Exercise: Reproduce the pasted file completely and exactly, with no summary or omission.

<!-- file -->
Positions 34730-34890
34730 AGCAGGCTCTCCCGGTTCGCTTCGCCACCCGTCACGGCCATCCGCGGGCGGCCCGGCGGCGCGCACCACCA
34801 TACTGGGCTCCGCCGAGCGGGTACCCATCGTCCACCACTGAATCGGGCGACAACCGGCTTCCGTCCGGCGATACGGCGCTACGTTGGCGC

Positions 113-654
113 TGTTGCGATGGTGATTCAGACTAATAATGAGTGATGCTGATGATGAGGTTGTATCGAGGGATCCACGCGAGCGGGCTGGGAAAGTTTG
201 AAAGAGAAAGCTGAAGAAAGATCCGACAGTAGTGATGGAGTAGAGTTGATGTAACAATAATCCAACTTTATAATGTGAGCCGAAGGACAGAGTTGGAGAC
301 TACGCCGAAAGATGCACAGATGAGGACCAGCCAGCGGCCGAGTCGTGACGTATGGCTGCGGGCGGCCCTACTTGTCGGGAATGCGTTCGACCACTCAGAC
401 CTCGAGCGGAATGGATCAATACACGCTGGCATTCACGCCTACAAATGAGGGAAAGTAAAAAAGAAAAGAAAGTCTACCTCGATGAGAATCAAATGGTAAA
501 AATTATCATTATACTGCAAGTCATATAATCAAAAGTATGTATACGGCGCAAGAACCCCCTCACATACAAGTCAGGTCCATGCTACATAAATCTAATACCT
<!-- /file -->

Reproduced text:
Positions 34730-34890
34730 AGCAGGCTCTCCCGGTTCGCTTCGCCACCCGTCACGGCCATCCGCGGGCGGCCCGGCGGCGCGCACCACCA
34801 TACTGGGCTCCGCCGAGCGGGTACCCATCGTCCACCACTGAATCGGGCGACAACCGGCTTCCGTCCGGCGATACGGCGCTACGTTGGCGC

Positions 113-654
113 TGTTGCGATGGTGATTCAGACTAATAATGAGTGATGCTGATGATGAGGTTGTATCGAGGGATCCACGCGAGCGGGCTGGGAAAGTTTG
201 AAAGAGAAAGCTGAAGAAAGATCCGACAGTAGTGATGGAGTAGAGTTGATGTAACAATAATCCAACTTTATAATGTGAGCCGAAGGACAGAGTTGGAGAC
301 TACGCCGAAAGATGCACAGATGAGGACCAGCCAGCGGCCGAGTCGTGACGTATGGCTGCGGGCGGCCCTACTTGTCGGGAATGCGTTCGACCACTCAGAC
401 CTCGAGCGGAATGGATCAATACACGCTGGCATTCACGCCTACAAATGAGGGAAAGTAAAAAAGAAAAGAAAGTCTACCTCGATGAGAATCAAATGGTAAA
501 AATTATCATTATACTGCAAGTCATATAATCAAAAGTATGTATACGGCGCAAGAACCCCCTCACATACAAGTCAGGTCCATGCTACATAAATCTAATACCT